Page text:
The reasons for limiting absolute immunity are quite evident. The doctrine of absolute judicial immunity arose "because it was in the public interest to have judges who were at liberty to exercise their independent judgment about the merits of a case" without fear of civil action from dissatisfied litigants. Dennis v. Sparks, 449 U.S. 24, 31, 101 S.Ct. 183, 188, 66 L.Ed.2d 185 (1980); see also Ashelman v. Pope, 793 F.2d 1072, 1078 (9th Cir.1986) (stating the primary purpose of absolute immunity is "to ensure independent and disinterested judicial and prosecutorial decision making"). However, the Supreme Court has recognized that the doctrine also can result in "unfairness and injustice" when a litigant with an otherwise valid complaint against an official is left without any legal recourse. Mireles v. Waco,
The issue of granting absolute immunity in a § 1983 action turns on whether the official enjoyed such immunity at common law, plus a practical analysis of the official's functions in modern times. Robinson, 15 F.3d at 108 (relying on Harlow, 457 U.S. at 810-11, 102 S.Ct. at 2734-35). In regard to the specific question of whether the actions of a bailiff should be granted absolute immunity, this court in Robinson, after analyzing the historical background and the function of the office today, found that "at least a significant portion of the bailiff function is entitled to qualified rather than absolute immunity." Id. at 109 (emphasis added).
This court now applies the Supreme Court's analysis in Mireles, dealing with absolute immunity for the actions of a judge, to the area of quasi-judicial actions. Using the language of Mireles, the majority argues that the relevant inquiry should be the nature of the function being performed, not the particular act itself. However, this analysis overlooks that Mireles directs that the facts of the incident must be evaluated in relation to the general function of the officer. 502 U.S. at 13, 112 S.Ct. at 288-89. The majority reasons that the nature of Hendren's actions was quasi-judicial because it was taken at the direction of a judge, and therefore is entitled to absolute immunity. This analysis points up a basic factual fallacy of the majority opinion: the assumption that the judge instructed bailiff to use excessive force. The record is barren of such suggestion.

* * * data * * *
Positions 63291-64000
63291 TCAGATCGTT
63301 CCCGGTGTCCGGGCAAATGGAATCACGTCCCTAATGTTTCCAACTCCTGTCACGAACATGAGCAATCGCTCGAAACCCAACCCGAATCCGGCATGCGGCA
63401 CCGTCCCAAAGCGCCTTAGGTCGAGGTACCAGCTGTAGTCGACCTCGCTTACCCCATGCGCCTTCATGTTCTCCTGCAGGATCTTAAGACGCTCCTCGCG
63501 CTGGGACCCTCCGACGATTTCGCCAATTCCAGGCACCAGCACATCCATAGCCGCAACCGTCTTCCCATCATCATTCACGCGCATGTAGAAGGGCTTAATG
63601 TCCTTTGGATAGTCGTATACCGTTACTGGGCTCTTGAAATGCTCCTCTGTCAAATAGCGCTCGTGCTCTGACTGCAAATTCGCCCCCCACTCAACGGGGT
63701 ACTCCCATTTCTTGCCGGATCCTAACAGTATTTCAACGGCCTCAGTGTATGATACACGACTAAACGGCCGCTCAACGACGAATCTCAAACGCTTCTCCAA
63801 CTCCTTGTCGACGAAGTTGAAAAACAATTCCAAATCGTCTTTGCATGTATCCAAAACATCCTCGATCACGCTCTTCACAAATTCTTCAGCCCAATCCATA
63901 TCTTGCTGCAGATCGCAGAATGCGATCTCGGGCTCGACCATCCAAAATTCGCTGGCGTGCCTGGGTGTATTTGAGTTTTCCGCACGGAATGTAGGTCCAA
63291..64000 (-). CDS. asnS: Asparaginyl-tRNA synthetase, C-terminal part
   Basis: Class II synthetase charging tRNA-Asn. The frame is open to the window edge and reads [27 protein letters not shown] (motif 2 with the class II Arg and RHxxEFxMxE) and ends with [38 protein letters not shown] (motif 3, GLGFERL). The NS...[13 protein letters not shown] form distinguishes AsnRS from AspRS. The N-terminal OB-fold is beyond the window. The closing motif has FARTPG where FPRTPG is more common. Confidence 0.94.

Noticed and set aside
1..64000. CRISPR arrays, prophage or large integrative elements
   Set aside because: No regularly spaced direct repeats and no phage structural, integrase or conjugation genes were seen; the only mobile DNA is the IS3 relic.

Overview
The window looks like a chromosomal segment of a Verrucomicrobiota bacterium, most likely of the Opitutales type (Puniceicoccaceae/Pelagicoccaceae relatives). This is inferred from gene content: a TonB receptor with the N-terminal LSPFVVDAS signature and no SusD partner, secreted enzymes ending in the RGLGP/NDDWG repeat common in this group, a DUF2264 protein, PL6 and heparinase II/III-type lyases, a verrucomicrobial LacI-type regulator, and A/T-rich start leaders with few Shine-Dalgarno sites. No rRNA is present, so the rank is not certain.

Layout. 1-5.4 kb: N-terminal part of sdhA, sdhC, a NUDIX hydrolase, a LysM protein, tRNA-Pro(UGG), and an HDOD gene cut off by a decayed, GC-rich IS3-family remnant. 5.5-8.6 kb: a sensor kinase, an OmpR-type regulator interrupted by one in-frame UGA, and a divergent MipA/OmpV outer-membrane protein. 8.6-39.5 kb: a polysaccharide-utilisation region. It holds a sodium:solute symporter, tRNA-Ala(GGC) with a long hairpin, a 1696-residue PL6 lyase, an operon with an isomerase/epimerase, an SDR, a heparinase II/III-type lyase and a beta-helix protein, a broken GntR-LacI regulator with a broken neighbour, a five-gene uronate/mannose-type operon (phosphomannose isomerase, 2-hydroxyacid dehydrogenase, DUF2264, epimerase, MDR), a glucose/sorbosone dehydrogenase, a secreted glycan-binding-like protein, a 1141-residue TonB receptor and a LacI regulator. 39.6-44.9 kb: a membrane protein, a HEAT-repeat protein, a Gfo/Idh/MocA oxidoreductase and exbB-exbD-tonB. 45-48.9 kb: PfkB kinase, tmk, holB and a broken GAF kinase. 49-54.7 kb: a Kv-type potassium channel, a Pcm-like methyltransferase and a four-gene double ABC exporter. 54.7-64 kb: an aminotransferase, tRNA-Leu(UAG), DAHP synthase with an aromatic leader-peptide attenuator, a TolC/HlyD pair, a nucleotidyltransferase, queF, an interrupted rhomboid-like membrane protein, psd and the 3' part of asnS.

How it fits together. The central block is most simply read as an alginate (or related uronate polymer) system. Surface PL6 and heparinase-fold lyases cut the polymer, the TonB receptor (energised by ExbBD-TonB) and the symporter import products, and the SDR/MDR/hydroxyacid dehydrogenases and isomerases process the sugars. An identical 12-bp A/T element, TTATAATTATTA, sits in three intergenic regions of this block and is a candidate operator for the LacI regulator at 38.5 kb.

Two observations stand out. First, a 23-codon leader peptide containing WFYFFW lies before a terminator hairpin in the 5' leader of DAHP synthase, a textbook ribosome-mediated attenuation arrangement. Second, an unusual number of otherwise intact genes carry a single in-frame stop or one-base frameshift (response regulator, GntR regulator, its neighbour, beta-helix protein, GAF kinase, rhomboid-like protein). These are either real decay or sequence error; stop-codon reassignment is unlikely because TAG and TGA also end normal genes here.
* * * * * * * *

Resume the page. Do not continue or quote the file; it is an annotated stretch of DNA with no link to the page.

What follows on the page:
The added flaw in this reasoning is that the Supreme Court in Mireles sought to protect the first-tier, decision-making function of a judge. As noted above, this protection of the judicial decision-making process lies at the core of the doctrine of absolute immunity. Clearly, it is within the traditional function of the judge to direct that there be order in the courtroom. However, it is not the nature of the judicial function that a judge leave the bench and engage a disruptive witness, party, or lawyer by physical force to achieve his or her order. Such function lies within the executive branch, and is characteristic of the function of a law enforcement action in which only qualified immunity is traditionally available. Cf. Forrester v. White, 484 U.S. 219, 108 S.Ct. 538, 98 L.Ed.2d 555 (1988) (judge performing administrative duties does not have absolute judicial immunity).
Under the majority's reasoning, if a judge orders a bailiff to remove a litigant from the courtroom, and the bailiff decides that the most expeditious way to accomplish this order is to bash the litigant in the head with a baseball bat, the bailiff would enjoy absolute immunity. This is not the type of action the doctrine of absolute immunity is designed to protect. During oral argument, Hendren's attorney suggested that if a courtroom official employs lethal force, then the complete protection of absolute immunity should be lifted and the fact-based inquiry of qualified immunity should be applied. In other words, the argument runs that only when force becomes too excessive should the reasonableness of the bailiff's actions be examined. There exists no support for this distinction in case law, and no logical reason why the same standard of objective reasonableness should not be used to assess the actions of a courtroom officer when the result is a broken arm or a bruised rib rather than death.